The maximum amount of basis increase that the executor can allocate among all of the decedent’s assets is $1.3 million ($60,000 for estates of nonresidents who were not citizens), plus certain losses and loss carryovers of the decedent. Property transferred outright to the decedent’s spouse and qualified terminable interest property is eligible for an additional $3 million of basis increase. If the executor has made the Sec. 1022 election, the heir should receive from the estate a Form 8939, Schedule A, containing information about the property’s basis, date acquired, whether any gain on its sale would be ordinary, the amount of basis increase allocated to it and its FMV on the decedent’s date of death.

Individuals who inherited property from 2010 decedents may have already disposed of it before the estate made the carryover basis election and assumed that their basis was the FMV at the time of death. The estate’s subsequent election to apply the modified carryover basis rules may result in such individuals’ owing capital gain tax, due to the now lower basis of the property. The IRS has said that, in such cases, it will presume the recipient’s reasonable cause and good faith for any increase in the recipient’s tax liability due to the application of Sec. 1022 and will not impose failure-to-pay or accuracy-related penalties (Notice 2011-76). The IRS advises affected taxpayers to write at the top of an amended return “IR Notice 2011-76” to obtain the relief.

Looking Ahead to the 2012 Tax Year
The IRS made inflation adjustments to the income tax tables and many tax credits and other items for tax years beginning in 2012 in Rev. Proc. 2011-52.

Separately, the IRS announced the 2012 contribution limits and other figures for pension plans and other retirement-related items (IR-2011-103).

The increases are greater than in the previous two years, when inflation was lower.

Besides revised income tax tables, the new revenue procedure included updated amounts for various items such as the personal exemption (which increases from $3,700 to $3,800) and standard deduction. The revenue procedure also gave new figures for the child tax credit, American opportunity and lifetime learning credits and the earned income tax credit—40 items in all.

The $13,000 annual gift exclusion is unchanged for 2012, although the estate and gift lifetime exclusion for decedents dying during 2012 goes up from $5 million to $5.12 million.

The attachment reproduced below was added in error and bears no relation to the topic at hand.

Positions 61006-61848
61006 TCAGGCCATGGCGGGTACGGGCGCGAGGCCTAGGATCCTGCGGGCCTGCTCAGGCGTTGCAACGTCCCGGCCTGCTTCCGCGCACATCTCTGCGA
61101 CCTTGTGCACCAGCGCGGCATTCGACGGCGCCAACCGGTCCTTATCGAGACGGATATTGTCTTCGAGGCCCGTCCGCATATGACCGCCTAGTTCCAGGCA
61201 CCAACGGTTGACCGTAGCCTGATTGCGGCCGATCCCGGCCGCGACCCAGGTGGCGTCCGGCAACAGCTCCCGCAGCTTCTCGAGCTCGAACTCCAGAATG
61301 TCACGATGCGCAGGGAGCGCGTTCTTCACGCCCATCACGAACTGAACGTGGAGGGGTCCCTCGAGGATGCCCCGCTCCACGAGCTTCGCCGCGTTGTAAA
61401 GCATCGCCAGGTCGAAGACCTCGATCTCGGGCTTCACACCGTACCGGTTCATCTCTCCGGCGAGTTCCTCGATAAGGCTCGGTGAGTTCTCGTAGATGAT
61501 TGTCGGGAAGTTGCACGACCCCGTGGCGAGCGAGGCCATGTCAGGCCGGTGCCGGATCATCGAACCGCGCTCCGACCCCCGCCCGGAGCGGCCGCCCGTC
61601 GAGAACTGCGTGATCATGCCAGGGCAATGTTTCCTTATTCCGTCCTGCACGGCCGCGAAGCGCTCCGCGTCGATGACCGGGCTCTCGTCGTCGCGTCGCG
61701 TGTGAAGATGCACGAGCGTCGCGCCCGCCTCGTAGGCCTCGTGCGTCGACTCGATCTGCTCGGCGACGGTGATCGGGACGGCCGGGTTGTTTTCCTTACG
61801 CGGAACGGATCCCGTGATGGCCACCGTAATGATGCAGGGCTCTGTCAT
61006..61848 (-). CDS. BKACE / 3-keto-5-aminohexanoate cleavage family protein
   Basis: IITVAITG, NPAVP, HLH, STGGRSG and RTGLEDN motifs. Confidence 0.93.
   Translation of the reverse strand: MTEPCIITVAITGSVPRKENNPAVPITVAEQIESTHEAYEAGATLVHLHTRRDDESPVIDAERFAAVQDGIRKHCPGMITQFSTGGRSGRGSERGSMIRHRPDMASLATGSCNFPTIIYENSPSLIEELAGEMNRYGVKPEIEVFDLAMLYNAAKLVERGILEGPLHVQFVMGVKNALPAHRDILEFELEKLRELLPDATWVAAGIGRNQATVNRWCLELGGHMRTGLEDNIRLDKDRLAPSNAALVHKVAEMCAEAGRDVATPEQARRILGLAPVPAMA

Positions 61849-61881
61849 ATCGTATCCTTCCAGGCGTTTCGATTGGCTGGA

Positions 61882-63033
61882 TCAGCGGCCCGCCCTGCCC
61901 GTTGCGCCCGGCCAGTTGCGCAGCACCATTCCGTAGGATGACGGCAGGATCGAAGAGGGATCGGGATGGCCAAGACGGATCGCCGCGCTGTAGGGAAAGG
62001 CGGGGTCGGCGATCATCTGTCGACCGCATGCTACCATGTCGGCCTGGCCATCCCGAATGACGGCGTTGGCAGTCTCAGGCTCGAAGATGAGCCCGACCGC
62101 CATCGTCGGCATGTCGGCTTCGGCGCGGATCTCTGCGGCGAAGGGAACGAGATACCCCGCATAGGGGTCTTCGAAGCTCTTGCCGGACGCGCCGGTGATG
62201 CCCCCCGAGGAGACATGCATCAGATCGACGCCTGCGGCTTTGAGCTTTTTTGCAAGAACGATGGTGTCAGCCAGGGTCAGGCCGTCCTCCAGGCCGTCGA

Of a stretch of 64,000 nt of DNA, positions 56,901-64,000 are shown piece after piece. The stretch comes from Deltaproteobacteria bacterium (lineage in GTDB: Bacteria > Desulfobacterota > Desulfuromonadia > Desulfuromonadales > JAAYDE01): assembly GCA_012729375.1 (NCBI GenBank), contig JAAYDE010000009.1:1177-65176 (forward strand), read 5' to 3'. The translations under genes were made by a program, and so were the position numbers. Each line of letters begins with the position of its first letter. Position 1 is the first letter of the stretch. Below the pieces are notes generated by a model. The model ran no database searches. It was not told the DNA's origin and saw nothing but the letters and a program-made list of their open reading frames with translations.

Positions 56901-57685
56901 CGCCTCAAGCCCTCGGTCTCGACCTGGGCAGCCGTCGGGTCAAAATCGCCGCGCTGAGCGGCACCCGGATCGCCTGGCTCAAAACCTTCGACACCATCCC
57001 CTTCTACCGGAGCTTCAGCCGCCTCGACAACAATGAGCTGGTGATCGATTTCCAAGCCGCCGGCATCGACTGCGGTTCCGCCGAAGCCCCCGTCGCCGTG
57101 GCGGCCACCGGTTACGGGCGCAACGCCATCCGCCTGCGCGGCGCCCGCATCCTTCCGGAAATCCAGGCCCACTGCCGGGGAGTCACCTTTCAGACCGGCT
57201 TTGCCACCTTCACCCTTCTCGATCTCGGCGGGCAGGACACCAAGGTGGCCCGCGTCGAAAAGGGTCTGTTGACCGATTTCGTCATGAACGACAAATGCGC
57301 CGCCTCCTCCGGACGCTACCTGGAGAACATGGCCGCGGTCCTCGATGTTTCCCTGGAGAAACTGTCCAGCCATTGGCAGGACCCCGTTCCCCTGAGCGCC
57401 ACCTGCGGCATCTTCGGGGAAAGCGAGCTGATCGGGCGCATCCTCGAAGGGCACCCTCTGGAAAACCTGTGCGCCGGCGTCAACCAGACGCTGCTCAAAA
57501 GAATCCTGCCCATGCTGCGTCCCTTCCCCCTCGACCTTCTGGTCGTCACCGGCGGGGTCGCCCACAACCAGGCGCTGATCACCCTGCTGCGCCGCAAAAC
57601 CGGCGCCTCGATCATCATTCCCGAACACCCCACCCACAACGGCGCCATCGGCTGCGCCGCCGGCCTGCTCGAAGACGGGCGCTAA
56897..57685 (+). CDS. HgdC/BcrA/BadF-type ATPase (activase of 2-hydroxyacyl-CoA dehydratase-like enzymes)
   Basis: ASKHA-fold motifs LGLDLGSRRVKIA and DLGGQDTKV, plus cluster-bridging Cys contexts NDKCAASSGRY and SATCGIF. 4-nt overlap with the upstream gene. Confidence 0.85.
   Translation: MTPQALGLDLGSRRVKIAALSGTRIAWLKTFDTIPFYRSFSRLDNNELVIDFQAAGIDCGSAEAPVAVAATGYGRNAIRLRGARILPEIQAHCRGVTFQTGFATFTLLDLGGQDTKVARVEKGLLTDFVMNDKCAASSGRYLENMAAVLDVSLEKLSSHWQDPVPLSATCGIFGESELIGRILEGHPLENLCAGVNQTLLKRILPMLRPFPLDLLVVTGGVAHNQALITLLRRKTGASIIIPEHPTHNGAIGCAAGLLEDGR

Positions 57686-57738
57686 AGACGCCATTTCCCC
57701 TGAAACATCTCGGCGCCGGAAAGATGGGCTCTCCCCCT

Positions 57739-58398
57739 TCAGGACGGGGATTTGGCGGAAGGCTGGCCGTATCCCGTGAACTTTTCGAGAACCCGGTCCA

The elective deferral (contribution) limit for employees who participate in section 401(k), 403(b) or 457(b) plans and the federal government’s Thrift Savings Plan increases from $16,500 to $17,000. The catch-up contribution limit under those plans for those age 50 and over is unchanged at $5,500.

The Social Security Administration announced that the Social Security wage base for 2012 is $110,100 (up from $106,800 in 2011).

Expanded Toolkit Offers 360 Degrees of Outreach Resources, 365 Days a Year
In the midst of a difficult economy, and facing potential consumer confusion in the wake of the registered tax preparer program, firms of all sizes are confronting the dual challenge of holding on to current clients while successfully landing new ones.

To help CPAs meet these challenges and differentiate themselves from other tax preparers, the AICPA is building on a multiyear marketing and client-retention campaign launched in 2010 to assist members with their marketing and client-retention efforts. This year, the AICPA is expanding the toolkit to include materials to help CPAs explain and promote their value to clients.

“Many CPAs aren’t used to actively promoting themselves,” said Edward Karl, AICPA vice president–Tax. “In today’s climate, CPAs can’t afford to miss any opportunity to solidify their practices and build on their strengths.”

The enhanced toolkit includes customizable materials that allow members to reach clients and prospective clients from many different angles. These include short articles and concise, impactful messages for firm newsletters, sample social media posts and tax brochures that CPAs can use to stay connected with current clients and enhance client-retention efforts.